July 20: The Senate Finance Committee approved David J. Kautter, President Donald Trump's choice to be assistant secretary for tax policy at the Treasury Department. The unanimous vote allows the nomination to go to the full Senate. If confirmed, Kautter will play a key role in shaping tax policy as Republicans work to overhaul the tax code.
SECURITIES AND EXCHANGE COMMISSION
July 20: The Securities and Exchange Commission cut its rulemaking agenda by about half, according to the agency's semi-annual regulatory docket. “Mr. and Ms. 401(k) would not be happy about the new regulatory agenda published by the SEC today,” Dennis Kelleher, president and chief executive officer of Better Markets, said. “While it includes some important items that may improve our markets and protect investors, it falls far short of achieving the kinds of Main-Street-Investor oriented goals that the SEC exists for.”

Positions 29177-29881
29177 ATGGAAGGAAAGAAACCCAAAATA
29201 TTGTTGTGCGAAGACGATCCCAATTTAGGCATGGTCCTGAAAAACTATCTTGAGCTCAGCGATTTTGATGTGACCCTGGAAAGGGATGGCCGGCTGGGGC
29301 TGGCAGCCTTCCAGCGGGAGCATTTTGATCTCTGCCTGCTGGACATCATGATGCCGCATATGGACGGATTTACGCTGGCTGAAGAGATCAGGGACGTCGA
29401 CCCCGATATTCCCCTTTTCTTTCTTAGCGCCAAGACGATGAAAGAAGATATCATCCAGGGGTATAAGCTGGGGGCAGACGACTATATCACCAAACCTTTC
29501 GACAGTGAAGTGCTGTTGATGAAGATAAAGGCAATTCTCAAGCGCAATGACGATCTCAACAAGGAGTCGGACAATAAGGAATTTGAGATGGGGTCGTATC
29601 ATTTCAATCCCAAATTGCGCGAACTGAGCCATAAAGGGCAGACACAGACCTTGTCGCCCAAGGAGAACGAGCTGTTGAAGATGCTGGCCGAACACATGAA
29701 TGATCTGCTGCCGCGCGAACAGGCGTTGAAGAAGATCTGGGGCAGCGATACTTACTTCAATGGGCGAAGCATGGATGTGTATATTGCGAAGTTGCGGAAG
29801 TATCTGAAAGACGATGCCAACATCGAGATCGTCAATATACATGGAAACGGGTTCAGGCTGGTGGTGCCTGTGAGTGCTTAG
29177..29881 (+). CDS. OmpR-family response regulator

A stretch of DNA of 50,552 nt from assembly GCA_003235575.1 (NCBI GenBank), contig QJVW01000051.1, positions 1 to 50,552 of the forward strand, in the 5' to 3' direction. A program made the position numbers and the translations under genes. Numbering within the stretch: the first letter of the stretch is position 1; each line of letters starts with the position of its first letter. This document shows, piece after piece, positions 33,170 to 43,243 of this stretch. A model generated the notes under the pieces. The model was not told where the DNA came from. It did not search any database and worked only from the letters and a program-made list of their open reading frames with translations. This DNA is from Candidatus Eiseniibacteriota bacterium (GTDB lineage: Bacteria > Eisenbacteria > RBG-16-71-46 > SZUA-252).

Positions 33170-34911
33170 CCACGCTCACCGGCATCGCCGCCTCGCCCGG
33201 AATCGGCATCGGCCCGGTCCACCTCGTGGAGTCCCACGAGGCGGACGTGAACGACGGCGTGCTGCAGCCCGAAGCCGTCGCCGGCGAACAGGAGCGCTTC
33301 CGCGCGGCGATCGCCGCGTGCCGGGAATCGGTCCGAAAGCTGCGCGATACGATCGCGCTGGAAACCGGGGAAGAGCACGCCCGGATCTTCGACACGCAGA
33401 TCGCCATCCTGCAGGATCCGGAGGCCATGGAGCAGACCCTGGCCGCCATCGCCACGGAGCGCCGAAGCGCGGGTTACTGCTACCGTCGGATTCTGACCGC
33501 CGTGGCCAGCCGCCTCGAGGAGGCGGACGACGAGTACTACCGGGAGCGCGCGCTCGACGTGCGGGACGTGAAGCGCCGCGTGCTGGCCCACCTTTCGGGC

July 21: Less than a third of corporate executives polled by Deloitte are confident that their employees will blow the whistle on unethical behavior. “If there was one area that I felt was worrisome, it was that statistic,” Carey Oven, a risk and financial advisory partner at Deloitte & Touché LLP, told Bloomberg BNA.
July 22: State and local governments will be getting answers to hundreds of questions on how they are to apply accounting for non-pension retiree benefits. The Governmental Accounting Standards Board proposed about 507 questions and answers in an implementation guide to clarify, explain or elaborate accounting and financial reporting for Postemployment Benefits Other Than Pensions (OPEBs).